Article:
STEAM:Coders Seeks Laptops, Chromebooks for Students

Photo courtesy STEAM:Coders
STEAM:Coders is seeking $20,000 in donations to buy laptops and Chromebooks for its students.

STEAM:Coders, a Pasadena-based nonprofit organization that gives underserved students an opportunity to enhance their skills regarding computers, coding and the internet, is in desperate need of laptops and Chromebooks for children in grades K-12.
“These laptops are for children whose families live below the poverty line,” said Raymond Ealy, executive director of STEAM:Coders. “We have hundreds of kids in our program, and 90% of them receive free or reduced-priced meals.”
Ealy is hoping a donor or group of donors might deliver the “magic number” for donations — $20,000 — this holiday season. That total would provide 20 laptops, 20 Chromebooks, internet access and mobile hot spots, which have become even more critical as the students “experience the challenges associated with remote learning,” he said. “A primary need for our students and their families is they can’t even get on the internet when they’re not at school. Internet access and mobile hot spots are a primary need for our families.
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Local College Student’s Tech Company Addresses COVID Safety

Photo courtesy NextPace Ventures
Troy Bonde (right) and business partner Winston Alfieri, who have sold thousands of hand-sanitizer dispensers to businesses and schools, are planning to donate 500 gallons of sanitizer to groups and nonprofit organizations in the San Gabriel Valley.

Troy Bonde, an Altadena resident who is a junior at USC, is responding to the need for COVID-19 safety precautions by selling state-of-the-art hand sanitizer dispensers that also screen body temperatures.
He started his company, NextPace Ventures, this past July while working as an investment banking analyst at American Discovery Capital, a merchant bank in West Los Angeles.
Bonde, 21, recruited his longtime friend, Pasadena native Winston Alfieri, to become his business partner.
NextPace Ventures has already sold thousands of devices to local businesses, school districts and nonprofit organizations, including Santa Anita Park, the Glendale Unified School District and Cal State Los Angeles. The company was recently named an endorsed supplier for Best Western International, helping Best Western hotels throughout the United States and Canada provide a comfortable experience for guests.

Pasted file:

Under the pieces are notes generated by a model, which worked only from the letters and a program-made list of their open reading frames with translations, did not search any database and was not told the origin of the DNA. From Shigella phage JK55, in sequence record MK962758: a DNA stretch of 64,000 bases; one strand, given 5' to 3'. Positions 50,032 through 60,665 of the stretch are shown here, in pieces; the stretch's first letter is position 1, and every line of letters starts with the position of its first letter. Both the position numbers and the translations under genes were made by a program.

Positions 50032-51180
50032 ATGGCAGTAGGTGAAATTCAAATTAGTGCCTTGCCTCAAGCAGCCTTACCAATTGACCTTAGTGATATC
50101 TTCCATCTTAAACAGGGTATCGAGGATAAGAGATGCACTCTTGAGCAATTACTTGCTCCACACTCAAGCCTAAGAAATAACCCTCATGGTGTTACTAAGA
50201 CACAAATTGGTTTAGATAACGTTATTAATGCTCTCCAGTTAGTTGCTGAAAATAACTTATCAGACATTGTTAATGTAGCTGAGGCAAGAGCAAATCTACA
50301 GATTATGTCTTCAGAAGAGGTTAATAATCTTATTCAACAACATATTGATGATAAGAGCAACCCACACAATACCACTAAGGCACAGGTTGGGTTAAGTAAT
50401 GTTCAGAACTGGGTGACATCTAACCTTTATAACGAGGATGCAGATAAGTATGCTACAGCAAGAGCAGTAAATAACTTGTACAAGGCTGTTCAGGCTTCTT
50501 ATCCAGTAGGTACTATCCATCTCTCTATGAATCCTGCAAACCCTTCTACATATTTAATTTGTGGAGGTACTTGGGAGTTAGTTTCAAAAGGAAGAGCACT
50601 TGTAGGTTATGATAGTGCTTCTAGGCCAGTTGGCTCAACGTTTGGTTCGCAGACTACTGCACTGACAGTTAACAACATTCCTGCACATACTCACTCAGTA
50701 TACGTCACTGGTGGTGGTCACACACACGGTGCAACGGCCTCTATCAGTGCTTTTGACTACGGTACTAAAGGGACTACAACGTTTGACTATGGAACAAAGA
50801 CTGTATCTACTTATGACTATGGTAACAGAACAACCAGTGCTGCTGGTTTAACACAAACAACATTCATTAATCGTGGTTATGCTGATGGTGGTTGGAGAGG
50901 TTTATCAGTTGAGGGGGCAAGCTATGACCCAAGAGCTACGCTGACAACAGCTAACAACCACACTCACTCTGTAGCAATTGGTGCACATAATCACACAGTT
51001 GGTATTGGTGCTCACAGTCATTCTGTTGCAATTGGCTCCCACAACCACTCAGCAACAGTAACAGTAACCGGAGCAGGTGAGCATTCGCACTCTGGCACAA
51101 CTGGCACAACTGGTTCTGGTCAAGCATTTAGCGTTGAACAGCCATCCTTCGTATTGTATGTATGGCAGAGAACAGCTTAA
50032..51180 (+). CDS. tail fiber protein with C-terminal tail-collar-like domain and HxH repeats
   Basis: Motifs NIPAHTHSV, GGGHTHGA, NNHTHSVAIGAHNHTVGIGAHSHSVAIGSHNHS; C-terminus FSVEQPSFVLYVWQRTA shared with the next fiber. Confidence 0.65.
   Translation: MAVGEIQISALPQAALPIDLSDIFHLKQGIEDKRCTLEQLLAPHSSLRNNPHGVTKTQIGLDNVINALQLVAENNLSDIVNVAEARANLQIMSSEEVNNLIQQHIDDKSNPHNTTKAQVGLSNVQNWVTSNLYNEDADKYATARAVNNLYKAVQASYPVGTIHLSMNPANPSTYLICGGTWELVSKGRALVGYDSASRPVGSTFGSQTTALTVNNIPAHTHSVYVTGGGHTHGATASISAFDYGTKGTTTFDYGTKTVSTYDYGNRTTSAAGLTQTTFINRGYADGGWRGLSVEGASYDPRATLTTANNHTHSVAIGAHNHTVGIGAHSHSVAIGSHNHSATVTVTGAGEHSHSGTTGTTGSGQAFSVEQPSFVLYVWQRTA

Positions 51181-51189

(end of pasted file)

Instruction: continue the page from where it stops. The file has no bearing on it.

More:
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Huge Gift Is a Building Block for Salvation Army

Rendering courtesy Salvation Army Pasadena Tabernacle
The Salvation Army Pasadena Tabernacle can now finalize plans for a 9,000-square-foot facility, to be named the Diane and John Mullin Hope Center, which will include 65 units of permanent supportive housing for individuals experiencing homelessness, expanded services and a larger food pantry.

Heading into Christmas, the Salvation Army Pasadena Tabernacle will be rejoicing for all to hear, and perhaps a little more exultantly this year.
That might seem odd during a pandemic year that has brought immense challenges and fear to the nonprofit and the hundreds of clients it serves, but the Tabernacle recently received a year-end gift that will help change the course of its history by providing housing for the homeless and more than double the number of people and families it can serve at its Walnut Street campus.

John and Diane Mullin

Local philanthropists John and Diane Mullin have gifted $5.65 million to the Salvation Army’s capital campaign, which now has garnered enough to officially kick off the construction of a 9,000-square-foot facility. It will be called the Diane and John Mullin Hope Center.
“When we embarked on this capital campaign it was a just a leap of faith, just trusting that somebody, somewhere in the community would give us a lead gift,” said the Pasadena Tabernacle’s Capt. Terry Masango. “For a long time, we were working from small pledges, and we really wondered how long it might take like that.
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Local Nonprofits, Donors Lauded for Courage in the Face of Crisis

The COVID-19 pandemic has dramatically increased food insecurity and the demand at food pantries, including several in Pasadena.